(Originally posted in 2006 on Noner’s Notebook)

Rock’s in the Road

The following was written for the February 2: Flash Fiction Challenge at Carrot Ranch.

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“Rock’s in the road.”

“Already?”

“Getting faster.”

“Guess it is.”

It was hot out, the sun high.  Moving the rock was hard work.

“You gotta stop this, Darlin.” he drawled at the stone.  Laying his hand on it, he felt the vibration, like it was purring without sound.

He wondered if they ought to call somebody.  Rocks shouldn’t purr, even silently.  Rocks shouldn’t move on their own, no matter how slow.

“Alright then,” he said, putting his tired shoulder against the vibrating mass and shoving.  He wished, not for the first time, it had never fallen from the sky.

(99 words)

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If you like this Flash Fiction you might also like Puddle Jumping

Puddle Jumping

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Photo Credit Jessia Haines via FFfAW.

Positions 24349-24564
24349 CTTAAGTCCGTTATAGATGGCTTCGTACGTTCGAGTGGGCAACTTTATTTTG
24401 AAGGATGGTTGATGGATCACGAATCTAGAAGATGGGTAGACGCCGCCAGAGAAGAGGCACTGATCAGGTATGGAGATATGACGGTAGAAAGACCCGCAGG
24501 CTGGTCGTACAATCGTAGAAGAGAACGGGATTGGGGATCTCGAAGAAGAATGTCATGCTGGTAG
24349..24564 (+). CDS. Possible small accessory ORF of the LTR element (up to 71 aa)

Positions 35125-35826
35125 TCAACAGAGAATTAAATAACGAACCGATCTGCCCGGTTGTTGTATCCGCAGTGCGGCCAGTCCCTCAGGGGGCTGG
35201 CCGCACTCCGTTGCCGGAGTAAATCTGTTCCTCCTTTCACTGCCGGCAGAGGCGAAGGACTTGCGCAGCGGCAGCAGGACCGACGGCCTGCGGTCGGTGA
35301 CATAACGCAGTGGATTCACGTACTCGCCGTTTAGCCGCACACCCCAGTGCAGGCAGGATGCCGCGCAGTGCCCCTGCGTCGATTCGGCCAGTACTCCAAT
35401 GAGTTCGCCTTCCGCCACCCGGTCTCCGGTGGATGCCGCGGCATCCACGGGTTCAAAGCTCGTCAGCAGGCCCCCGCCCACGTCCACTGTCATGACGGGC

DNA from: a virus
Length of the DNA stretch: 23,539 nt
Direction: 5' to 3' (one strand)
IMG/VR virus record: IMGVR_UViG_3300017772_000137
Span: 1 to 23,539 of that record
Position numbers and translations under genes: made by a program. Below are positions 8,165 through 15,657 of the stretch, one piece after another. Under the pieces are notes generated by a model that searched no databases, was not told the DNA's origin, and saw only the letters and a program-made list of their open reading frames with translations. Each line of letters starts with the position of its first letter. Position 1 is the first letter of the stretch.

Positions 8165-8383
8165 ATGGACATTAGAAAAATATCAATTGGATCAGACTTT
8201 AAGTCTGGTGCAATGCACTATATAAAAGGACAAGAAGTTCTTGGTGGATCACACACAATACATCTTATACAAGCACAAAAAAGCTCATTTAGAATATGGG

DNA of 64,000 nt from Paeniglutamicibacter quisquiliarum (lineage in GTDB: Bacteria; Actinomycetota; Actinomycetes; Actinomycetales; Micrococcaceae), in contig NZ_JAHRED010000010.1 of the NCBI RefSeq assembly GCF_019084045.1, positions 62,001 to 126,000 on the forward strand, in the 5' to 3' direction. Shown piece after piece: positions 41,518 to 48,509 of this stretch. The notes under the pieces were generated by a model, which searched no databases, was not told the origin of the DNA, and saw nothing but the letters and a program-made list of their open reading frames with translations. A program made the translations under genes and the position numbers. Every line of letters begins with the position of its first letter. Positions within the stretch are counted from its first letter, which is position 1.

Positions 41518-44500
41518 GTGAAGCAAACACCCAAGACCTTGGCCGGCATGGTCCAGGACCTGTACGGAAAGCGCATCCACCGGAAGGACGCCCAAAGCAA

Today’s tidbit is in response to FFfAW 100th Challenge, and also my first time participating in this site’s challenges.

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SPLASH
SPLASH

It had rained for days and day, now the world was awash in rainbow puddles and Anthony was focused on jumping in each and every one while Herny looked on in horror.

“You shouldn’t to that, Tony.  You’re gonna fall in one and drown.”

SPLASH
SPLASH

“Who says?”

“My Nana says.  Some of them are deeper than they look.  You’ll fall in and drown.”

“Your Nana just doesn’t want you to get your boots dirty.”

SPLASH
SPLASH

SPLOOT.

Carefully Henry walked to where he had last seen Anthony.  Standing at the edge of the puddle, looking down, he could barely see his friends face as he floated downward into the puddled depths.

“Told you so.” he said, before continuing to walk home, carefully avoiding any puddles along the way.

(131 words)

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If you liked my story, or even if you didn’t, click the blue froggy below to see everyone else’s flash fictions on this prompt.

Ordering Takeout

The waitress was new.

He took more meals at the diner than he did at home, and was familiar with the staff.  She was new and refreshingly fresh.

The other girls knew him by name, Denise flirted, but not as much as she used to.  Laney made a point not to go to his table anymore, even if he sat in her area.